Feb 1, 2012

Bring on the Saffron

By Judith Goldstein 

Every culture has a different image in their mind when they think of comfort food. For me it's the thought of the deep aroma of saffron, cardamom, persian rice, and raw herbs and onions that takes me to that happy place and makes me good inside. So whenever I'm homesick and miss those magical Shabbat evenings where my family and friends gathered around a table filled with various stews, rice, fresh herbs, gondhi, tadik (crunchy rice), and baked chicken, I make myself my favorite Persian dishes- Polo Zereshk ( rice with currants) and saffron baked chicken.

Saffron has been cultivated in Iran since the 10th century B.C and according to Wikepedia, "threads of saffron would be scattered across beds and mixed into hot teas as a curative for bouts of melancholy." So, perhaps my craving for saffron is beyond my perceived wants and really what my body needs. I'm not sure, regardless, it's this intoxicating scent that sends me down to a happy happy place and I want to share with you my favorite dish.

In Persian culture, making rice is more than a cooking ritual, it's considered an art form. Back in the day, a woman's talent was measured by the quality of her rice. Cooking rice correctly takes an intuitive understanding of timing. I've probably cooked rice over a thousand times, and still my rice isn't as nearly good as pro's like my mother. But here is the recipe below for Polo Zereshk: 

Rice (for up to four people): 

2 Cups of rice
3 Tbl. of water
2 Tbl of oil 

1. Wash two cups of rice thoroughly and add 1/2 Tbl of salt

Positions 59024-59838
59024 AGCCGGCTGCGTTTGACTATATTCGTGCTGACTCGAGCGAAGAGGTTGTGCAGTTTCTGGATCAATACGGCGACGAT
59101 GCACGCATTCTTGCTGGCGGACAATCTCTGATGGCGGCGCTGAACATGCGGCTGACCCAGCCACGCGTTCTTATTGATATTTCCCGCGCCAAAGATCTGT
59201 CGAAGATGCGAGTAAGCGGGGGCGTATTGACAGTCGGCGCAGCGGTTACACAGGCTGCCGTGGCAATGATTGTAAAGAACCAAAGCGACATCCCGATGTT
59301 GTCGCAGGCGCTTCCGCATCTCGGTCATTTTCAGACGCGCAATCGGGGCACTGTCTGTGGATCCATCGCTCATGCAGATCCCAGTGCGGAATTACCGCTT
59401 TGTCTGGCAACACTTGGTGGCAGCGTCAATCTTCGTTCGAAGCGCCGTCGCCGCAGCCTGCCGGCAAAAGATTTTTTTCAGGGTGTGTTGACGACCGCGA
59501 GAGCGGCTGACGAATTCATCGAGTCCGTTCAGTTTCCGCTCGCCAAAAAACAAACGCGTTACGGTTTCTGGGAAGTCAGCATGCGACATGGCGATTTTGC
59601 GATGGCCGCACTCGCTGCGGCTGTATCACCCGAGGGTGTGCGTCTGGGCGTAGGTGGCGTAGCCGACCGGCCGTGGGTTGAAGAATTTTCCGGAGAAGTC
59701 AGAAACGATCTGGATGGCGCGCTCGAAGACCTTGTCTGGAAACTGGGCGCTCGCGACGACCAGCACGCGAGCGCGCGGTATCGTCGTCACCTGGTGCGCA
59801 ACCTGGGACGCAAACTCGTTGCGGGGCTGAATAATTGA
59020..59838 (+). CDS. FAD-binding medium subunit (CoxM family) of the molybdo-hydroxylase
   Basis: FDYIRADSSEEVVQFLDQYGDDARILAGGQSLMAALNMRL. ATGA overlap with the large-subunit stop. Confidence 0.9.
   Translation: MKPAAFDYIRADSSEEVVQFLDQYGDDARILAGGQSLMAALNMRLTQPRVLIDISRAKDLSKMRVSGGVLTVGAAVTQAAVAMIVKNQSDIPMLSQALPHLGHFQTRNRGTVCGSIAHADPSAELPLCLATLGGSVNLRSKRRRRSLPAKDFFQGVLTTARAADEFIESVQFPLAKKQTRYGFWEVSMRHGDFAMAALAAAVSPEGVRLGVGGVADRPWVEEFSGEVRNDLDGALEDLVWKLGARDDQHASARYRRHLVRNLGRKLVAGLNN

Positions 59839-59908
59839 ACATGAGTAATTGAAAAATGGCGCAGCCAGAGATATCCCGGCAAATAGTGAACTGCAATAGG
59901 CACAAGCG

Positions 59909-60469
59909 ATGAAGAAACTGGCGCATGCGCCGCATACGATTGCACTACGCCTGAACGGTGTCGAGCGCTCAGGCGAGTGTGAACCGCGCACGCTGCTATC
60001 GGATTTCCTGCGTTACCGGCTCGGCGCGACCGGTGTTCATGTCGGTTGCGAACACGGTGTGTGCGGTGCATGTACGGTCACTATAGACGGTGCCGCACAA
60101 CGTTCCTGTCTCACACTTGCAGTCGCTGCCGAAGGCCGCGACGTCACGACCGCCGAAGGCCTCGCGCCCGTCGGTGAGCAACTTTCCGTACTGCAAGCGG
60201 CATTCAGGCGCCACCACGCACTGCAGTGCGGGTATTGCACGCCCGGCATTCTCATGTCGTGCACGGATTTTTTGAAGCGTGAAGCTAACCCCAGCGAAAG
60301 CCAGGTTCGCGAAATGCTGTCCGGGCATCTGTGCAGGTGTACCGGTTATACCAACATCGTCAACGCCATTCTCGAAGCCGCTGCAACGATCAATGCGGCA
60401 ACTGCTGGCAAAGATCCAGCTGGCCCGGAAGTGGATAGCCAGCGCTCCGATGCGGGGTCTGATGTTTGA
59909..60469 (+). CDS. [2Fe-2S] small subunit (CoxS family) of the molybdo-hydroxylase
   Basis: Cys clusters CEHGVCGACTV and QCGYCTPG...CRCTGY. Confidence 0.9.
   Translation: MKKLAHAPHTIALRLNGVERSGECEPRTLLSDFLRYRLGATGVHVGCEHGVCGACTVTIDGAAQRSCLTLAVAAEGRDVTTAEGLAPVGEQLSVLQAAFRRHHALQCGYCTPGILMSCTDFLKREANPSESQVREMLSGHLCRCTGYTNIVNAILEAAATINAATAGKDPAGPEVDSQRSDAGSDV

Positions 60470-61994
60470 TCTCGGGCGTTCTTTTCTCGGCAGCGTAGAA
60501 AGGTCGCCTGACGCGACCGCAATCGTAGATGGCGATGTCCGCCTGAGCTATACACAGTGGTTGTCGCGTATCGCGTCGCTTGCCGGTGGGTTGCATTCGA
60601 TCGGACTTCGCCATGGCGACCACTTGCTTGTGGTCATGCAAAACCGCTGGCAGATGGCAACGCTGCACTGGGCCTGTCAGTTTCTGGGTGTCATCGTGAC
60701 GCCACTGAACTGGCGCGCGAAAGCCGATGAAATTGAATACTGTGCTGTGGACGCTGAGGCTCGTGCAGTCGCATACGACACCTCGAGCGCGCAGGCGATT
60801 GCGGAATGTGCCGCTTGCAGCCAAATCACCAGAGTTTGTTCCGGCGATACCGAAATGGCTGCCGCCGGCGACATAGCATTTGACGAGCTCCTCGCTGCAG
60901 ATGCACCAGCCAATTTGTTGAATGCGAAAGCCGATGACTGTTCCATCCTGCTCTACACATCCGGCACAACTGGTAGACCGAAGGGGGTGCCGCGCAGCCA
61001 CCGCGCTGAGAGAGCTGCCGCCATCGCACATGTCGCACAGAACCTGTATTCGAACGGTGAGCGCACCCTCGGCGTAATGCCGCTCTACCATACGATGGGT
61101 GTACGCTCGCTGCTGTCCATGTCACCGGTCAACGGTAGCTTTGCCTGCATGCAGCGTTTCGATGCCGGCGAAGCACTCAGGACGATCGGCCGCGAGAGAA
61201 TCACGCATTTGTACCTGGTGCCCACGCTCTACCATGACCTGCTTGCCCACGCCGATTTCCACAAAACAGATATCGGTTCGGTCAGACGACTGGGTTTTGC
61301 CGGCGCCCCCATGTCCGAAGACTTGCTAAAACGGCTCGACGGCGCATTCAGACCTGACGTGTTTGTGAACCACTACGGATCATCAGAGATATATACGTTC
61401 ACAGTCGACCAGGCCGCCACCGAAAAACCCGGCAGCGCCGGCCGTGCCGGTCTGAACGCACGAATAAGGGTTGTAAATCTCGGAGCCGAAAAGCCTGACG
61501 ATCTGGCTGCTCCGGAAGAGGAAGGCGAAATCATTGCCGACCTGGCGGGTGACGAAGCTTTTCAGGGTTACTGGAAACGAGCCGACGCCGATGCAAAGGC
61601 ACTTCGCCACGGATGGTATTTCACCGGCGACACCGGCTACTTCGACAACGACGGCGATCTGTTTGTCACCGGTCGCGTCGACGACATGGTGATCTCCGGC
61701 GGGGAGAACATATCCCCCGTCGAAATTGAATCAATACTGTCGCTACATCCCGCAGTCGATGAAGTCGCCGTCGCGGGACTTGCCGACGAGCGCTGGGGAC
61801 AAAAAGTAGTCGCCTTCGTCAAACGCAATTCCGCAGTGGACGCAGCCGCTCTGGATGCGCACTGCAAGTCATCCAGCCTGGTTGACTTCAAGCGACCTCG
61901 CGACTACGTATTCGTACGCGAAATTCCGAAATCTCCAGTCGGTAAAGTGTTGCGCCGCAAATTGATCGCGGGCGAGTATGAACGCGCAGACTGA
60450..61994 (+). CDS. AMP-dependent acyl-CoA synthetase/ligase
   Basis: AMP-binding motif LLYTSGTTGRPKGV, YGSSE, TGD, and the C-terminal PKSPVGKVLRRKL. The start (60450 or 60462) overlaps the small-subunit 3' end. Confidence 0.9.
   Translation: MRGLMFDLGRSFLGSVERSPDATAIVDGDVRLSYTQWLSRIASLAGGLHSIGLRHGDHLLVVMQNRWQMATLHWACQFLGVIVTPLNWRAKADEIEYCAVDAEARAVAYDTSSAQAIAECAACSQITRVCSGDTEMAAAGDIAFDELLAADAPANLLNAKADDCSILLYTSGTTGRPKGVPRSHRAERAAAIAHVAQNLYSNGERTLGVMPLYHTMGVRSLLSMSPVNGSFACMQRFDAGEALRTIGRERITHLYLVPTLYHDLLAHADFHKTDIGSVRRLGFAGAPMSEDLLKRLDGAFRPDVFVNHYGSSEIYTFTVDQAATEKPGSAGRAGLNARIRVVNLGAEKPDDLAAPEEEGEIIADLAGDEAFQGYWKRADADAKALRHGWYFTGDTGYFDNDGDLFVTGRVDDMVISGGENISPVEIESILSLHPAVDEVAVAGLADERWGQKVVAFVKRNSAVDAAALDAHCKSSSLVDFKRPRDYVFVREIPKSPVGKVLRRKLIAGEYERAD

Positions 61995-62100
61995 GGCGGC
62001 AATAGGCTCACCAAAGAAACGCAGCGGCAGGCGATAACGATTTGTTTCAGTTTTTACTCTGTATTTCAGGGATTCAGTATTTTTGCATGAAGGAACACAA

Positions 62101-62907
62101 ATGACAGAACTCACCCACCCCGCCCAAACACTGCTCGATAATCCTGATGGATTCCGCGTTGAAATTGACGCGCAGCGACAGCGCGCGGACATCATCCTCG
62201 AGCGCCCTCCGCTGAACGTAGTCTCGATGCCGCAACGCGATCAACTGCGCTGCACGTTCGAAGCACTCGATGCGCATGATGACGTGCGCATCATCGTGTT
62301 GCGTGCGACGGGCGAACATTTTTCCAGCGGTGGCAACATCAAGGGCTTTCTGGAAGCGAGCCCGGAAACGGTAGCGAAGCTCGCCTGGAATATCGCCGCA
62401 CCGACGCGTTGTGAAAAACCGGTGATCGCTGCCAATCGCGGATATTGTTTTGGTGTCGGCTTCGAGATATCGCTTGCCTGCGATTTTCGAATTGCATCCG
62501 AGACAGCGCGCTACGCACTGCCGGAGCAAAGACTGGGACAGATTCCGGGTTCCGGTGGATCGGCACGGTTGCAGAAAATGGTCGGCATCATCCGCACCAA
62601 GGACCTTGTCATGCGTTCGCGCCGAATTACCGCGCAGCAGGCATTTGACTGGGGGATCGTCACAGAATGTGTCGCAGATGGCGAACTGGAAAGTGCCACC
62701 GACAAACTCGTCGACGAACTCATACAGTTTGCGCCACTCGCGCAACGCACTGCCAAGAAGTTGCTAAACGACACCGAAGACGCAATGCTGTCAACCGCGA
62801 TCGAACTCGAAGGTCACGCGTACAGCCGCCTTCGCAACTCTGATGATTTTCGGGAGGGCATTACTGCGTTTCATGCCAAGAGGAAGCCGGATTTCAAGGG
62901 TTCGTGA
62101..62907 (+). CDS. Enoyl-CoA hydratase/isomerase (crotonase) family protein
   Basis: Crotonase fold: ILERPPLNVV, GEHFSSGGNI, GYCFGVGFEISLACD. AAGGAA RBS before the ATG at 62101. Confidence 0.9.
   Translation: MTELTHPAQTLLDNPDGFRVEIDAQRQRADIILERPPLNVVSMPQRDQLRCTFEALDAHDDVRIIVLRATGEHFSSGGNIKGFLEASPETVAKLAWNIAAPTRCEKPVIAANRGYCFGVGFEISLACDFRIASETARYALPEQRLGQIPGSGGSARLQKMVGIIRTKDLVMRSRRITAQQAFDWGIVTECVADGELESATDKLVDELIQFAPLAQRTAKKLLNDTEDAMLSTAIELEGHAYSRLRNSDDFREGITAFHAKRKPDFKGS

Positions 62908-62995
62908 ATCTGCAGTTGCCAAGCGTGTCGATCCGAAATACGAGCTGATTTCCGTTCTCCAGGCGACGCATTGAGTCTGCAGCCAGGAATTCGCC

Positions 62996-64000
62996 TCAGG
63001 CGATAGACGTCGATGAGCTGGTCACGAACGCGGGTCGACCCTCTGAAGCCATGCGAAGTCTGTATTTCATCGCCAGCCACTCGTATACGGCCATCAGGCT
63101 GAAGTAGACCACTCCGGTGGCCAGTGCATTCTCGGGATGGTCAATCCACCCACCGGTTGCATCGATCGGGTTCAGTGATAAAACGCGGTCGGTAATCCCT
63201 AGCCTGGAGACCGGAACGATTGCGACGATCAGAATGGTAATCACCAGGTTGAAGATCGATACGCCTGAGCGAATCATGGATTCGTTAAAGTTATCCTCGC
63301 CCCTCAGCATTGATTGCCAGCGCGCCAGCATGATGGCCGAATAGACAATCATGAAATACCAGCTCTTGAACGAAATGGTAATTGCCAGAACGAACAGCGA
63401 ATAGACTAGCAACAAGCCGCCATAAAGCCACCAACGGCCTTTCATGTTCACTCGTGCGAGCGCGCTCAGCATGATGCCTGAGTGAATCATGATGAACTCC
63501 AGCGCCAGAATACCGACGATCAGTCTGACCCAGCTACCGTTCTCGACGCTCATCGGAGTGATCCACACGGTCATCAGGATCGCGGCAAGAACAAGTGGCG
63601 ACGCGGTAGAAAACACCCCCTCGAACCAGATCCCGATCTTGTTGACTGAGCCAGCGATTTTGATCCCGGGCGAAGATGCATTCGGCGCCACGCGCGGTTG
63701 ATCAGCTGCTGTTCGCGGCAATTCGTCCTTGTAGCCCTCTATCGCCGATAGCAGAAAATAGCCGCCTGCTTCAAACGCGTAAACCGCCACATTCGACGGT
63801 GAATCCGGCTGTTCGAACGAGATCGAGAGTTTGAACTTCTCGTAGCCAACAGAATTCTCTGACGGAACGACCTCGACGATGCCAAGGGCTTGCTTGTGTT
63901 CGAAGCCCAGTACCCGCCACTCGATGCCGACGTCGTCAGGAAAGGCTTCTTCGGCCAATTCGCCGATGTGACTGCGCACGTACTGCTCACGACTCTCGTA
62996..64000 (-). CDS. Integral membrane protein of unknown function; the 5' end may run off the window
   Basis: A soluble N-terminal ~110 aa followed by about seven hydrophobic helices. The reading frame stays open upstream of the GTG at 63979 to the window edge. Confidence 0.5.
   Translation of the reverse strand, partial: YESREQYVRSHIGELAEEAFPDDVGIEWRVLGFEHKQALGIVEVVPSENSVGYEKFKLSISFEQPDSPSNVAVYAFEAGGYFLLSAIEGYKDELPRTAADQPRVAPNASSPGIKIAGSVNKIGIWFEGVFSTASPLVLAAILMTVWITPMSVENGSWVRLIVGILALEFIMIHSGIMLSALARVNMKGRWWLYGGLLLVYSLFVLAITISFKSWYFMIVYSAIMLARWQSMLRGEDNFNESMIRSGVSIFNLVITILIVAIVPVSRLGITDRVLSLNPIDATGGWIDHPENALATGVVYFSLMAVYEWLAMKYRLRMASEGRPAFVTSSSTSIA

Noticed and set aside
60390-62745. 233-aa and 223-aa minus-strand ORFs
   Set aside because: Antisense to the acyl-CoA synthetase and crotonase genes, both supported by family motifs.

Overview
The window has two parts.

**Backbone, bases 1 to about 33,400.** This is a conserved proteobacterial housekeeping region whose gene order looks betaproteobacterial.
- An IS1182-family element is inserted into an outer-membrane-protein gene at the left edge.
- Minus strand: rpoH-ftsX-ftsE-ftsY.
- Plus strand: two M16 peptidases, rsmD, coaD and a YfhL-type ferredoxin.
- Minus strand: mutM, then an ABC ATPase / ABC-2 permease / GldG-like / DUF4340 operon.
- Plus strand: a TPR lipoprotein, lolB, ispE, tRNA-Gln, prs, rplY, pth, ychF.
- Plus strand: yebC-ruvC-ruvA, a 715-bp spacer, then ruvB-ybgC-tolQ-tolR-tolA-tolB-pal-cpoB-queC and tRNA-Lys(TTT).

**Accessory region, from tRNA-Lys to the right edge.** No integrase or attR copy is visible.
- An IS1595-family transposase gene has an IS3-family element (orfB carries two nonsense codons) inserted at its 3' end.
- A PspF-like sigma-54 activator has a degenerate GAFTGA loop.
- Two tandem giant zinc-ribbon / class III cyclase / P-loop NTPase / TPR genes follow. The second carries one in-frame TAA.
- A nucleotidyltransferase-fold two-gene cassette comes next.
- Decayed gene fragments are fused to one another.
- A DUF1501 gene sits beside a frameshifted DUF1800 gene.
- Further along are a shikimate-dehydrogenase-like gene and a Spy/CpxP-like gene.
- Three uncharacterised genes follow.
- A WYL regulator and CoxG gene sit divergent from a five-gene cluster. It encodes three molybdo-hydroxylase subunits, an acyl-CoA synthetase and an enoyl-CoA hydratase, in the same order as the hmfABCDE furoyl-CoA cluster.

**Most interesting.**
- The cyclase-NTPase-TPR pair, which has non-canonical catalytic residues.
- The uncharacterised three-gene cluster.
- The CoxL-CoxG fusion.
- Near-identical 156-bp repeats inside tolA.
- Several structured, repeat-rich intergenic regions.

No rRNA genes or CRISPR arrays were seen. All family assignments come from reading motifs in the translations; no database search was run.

2. Bring water to a boil ( enough to cover two cups of rice, it doesn't matter how much as long as the rice is immersed) 
3. Once the water comes to a boil, add rice 
4. After the water and the rice come to a boil wait 3 minutes and drain the water out ( you want the rice still be slightly crunchy) 
5. Put the pot back on the stove and add 2Tbl. of water and 1 Tbl. of vegetable oil, allow that to get hot
6. Add the rice back into the pot and add 1 Tbl of water and 1 Tble spoon of oil to the top, cover the rice (you want the bottom of the rice to become crunchy so that you can have tadik, crunchy rice) 
7. After about ten minutes, bring the heat down to medium and sprinkle a little more oil 
8. Cook for ten more minutes and bring heat down to low 
9. Cook for ten more minutes on low and take the rice of the heat and set it aside

Zereshk mix: 

1 large yellow onion
1/2 cup of currants, if you don't have currants you can use cranberries
sliced almonds (optional) 
orange zest (optional) 
5-8 threads of saffron
2 teaspoons of salt 
1 Tbl olive oil 

1. Chop onion
2. Add to a pan and bring to heat
3. Add onions to pan over med. heat
4. Cook for ten minutes, stirring frequently until the onions get soft
5. Add  salt and saffron
6. Add the currants or cranberries and cook for five minutes
7. Add slice almonds and a couple of pieces of orange zest
8. Mix everything with the white rice 


Whole Chicken
5-8 threads of saffron
2 lemons juiced
1/4 cup of olive oil 
sliced onion
Salt and Pepper

1. Ground saffron
2. Mix lemon juice, olive oil and saffron and pour on top of chicken
3. Add salt and pepper to taste
4. Garnish with sliced onions
5. Baked at 175F for 75 mins


1 comment:

  1. I love the smell (and taste) of the onions with saffron and the currants... I could eat that all alone!